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Dircks, Perpetuum Mobile; or, a History of the Search for Self-Motive Power, fro

Dircks, Henry. Perpetuum Mobile; or, a History of the Search for Self-Motive Power, from the 13th to the 19th Century [Author's own copy]. Illustrated from various authentic Sources, in Papers, Essays, Letters, Paragraphs, and numerous Patent Specifications. First Edition. London, E. & F.N. Spon, 1861. Small Octavo. Frontispiece, XLI, 558 pages. Hardcover / Full leather with gilt lettering and rich ornament on spine and boards. All edges gilt. The author's own copy with his bookplate to the pastedown. Henry Dircks must have given his special bound "author's copy" away because the endpaper bears his inscription: "Dr.Waggett - With the author's compliments - May 1862". Excellent condition with only very minor signs of external wear.

Includes the following chapters: Mathematics opposed to perpetual motion / Perpetual Motion defined / Inventions of the Marquis of Worcester and Councillor Orffyreus / Patents of the Seventeenth and Eighteenth Century / Early Papers from the Philosophical Transactions and Sir Robert Boyle - also the Paris Academy of Sciences with Notices of Communications to the Academy (1837-1856) / Remarks on Perpetual Motion derived from treatises on Natural Philosophy / Papers from Early Scientific and other Journals / With an Appendix: From "Theatrum Machinarum Generale" by Jacob Leupold / From John Bernoulli's works, 1742 / List of Belgian Patents 1854 to 1857 / Fictitious perpetual motions at the Polytechnic Institution / Professor Airy on certain conditions under which Perpetual Motion is possible //

Henry Dircks FRSE FCS (26 August 1806 – 17 September 1873) was an English engineer who is considered to have been the main designer of the projection technique known as Pepper's ghost in 1858. It is named after John Henry Pepper who implemented a working version of the device in 1862. Dircks also investigated attempts at the invention of a perpetual motion device, writing that those who sought to create such a thing were "half-learned" or "totally ignorant". Dircks was born in Liverpool on 26 August 1806.

He was apprenticed to a mercantile firm and spent much of his free time studying practical mechanics, chemistry, and literature. Around the mid-1820s he began lecturing about chemistry and electricity while writing literary articles in the local press and scientific papers in the Mechanics' Magazine and other journals. In 1837 he became a life member of the British Association, and afterwards contributed papers to its proceedings. Two years later he wrote a pamphlet regarding a proposed union of mechanics' and literary institutions. He also wrote a short treatise entitled "Popular Education, a series of Papers on the Nature, Objects, and Advantages of Mechanics' Institutions", first printed in Liverpool in 1840.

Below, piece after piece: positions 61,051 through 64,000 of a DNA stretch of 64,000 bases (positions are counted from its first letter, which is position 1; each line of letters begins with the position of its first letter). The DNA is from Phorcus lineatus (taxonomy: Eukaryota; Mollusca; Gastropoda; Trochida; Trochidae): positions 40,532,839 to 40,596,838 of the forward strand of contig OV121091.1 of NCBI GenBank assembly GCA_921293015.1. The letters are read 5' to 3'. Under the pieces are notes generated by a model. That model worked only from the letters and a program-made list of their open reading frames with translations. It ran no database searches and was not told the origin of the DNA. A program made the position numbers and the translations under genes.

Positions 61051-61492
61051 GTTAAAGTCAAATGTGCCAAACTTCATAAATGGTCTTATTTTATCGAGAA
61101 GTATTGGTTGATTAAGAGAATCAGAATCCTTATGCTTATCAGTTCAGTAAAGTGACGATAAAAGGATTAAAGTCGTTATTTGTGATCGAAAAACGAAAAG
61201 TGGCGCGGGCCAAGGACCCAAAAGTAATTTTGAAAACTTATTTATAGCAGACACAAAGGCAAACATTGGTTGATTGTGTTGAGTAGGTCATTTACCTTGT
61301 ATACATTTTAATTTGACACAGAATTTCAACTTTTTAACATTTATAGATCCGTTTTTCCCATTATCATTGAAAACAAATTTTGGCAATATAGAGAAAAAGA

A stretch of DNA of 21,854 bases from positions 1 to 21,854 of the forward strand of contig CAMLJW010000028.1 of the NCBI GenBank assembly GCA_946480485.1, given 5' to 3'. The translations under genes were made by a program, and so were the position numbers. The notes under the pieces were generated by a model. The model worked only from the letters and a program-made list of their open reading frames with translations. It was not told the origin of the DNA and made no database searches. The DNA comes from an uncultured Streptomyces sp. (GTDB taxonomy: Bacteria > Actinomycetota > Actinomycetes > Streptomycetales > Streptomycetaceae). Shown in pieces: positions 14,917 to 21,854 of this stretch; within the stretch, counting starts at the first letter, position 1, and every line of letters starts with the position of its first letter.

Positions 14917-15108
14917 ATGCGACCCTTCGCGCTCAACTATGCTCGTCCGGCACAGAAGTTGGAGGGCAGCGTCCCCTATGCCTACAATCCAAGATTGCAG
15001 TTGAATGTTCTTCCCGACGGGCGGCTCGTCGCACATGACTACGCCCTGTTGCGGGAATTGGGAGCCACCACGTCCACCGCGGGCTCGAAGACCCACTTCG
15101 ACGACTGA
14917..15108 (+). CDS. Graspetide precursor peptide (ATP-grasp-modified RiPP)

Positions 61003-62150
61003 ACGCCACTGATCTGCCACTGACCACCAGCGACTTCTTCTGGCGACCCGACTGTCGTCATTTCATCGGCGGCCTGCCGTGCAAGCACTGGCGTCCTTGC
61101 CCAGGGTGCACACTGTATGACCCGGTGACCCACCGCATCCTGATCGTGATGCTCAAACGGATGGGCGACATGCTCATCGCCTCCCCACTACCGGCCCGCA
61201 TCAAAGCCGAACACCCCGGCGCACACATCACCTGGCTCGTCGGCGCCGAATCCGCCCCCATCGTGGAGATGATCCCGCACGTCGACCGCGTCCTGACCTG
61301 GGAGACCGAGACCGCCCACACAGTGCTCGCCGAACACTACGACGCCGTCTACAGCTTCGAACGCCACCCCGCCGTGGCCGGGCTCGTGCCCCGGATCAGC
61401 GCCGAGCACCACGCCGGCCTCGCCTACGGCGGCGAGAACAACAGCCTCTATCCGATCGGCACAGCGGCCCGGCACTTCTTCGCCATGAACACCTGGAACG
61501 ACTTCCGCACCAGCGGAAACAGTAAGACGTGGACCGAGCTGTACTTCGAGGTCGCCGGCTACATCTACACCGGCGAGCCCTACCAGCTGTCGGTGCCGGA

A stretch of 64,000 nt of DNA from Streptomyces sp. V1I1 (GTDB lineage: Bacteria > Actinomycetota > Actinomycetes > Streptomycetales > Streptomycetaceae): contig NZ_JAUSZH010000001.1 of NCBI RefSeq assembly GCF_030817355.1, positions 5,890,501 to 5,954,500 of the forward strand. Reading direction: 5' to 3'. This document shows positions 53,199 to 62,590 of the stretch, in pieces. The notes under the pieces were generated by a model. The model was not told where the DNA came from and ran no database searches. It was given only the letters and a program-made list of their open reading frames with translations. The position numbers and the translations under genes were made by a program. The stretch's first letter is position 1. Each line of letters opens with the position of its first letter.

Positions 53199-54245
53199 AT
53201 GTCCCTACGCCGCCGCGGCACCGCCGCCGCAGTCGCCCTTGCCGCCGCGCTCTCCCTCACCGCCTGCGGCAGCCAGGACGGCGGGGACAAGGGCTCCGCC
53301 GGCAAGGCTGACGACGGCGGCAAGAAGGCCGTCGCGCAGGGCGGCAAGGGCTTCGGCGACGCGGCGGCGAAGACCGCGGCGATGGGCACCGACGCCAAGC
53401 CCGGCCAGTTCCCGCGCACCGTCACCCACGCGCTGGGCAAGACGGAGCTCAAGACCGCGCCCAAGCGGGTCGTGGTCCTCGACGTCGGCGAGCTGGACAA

He became a practical engineer, conducting railway, canal, and mining works, before progressing to the role of consulting engineer. He continued to investigate technologies and invent new devices, taking out several patents between 1840 and 1857. Dircks joined the Royal Society of Literature, the Royal Society of Edinburgh, and other scientific bodies. In 1867 he was elected a full Fellow of the Royal Society of Edinburgh, his proposer being William John McQuorn Rankine. In 1868 he was given an honorary degree (LL.D.) from Tusculum College in Tennessee. Dircks died in Brighton on 17 September 1873. (Wikipedia)

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Dircks, Perpetuum Mobile; or, a History of the Search for Self-Motive Power

Dircks, Perpetuum Mobile; or, a History of the Search for Self-Motive Power

Dircks, Perpetuum Mobile; or, a History of the Search for Self-Motive Power
Dircks, Perpetuum Mobile; or, a History of the Search for Self-Motive Power
Dircks, Perpetuum Mobile; or, a History of the Search for Self-Motive Power
Dircks, Perpetuum Mobile; or, a History of the Search for Self-Motive Power
Dircks, Perpetuum Mobile; or, a History of the Search for Self-Motive Power
Dircks, Perpetuum Mobile; or, a History of the Search for Self-Motive Power

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